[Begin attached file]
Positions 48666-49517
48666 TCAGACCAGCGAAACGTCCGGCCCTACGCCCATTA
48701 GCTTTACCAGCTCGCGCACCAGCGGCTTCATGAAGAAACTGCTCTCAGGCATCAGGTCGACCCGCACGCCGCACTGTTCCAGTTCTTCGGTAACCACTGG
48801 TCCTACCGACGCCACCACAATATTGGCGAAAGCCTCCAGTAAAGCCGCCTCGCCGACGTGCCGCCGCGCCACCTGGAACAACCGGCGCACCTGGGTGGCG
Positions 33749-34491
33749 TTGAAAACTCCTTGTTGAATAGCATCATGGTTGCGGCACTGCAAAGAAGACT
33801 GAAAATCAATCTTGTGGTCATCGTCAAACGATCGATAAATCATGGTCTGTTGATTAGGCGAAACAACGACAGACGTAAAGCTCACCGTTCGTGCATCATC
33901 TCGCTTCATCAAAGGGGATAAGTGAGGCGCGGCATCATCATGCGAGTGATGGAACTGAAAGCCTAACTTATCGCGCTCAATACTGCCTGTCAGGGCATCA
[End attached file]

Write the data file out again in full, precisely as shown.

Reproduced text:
Positions 48666-49517
48666 TCAGACCAGCGAAACGTCCGGCCCTACGCCCATTA
48701 GCTTTACCAGCTCGCGCACCAGCGGCTTCATGAAGAAACTGCTCTCAGGCATCAGGTCGACCCGCACGCCGCACTGTTCCAGTTCTTCGGTAACCACTGG
48801 TCCTACCGACGCCACCACAATATTGGCGAAAGCCTCCAGTAAAGCCGCCTCGCCGACGTGCCGCCGCGCCACCTGGAACAACCGGCGCACCTGGGTGGCG
Positions 33749-34491
33749 TTGAAAACTCCTTGTTGAATAGCATCATGGTTGCGGCACTGCAAAGAAGACT
33801 GAAAATCAATCTTGTGGTCATCGTCAAACGATCGATAAATCATGGTCTGTTGATTAGGCGAAACAACGACAGACGTAAAGCTCACCGTTCGTGCATCATC
33901 TCGCTTCATCAAAGGGGATAAGTGAGGCGCGGCATCATCATGCGAGTGATGGAACTGAAAGCCTAACTTATCGCGCTCAATACTGCCTGTCAGGGCATCA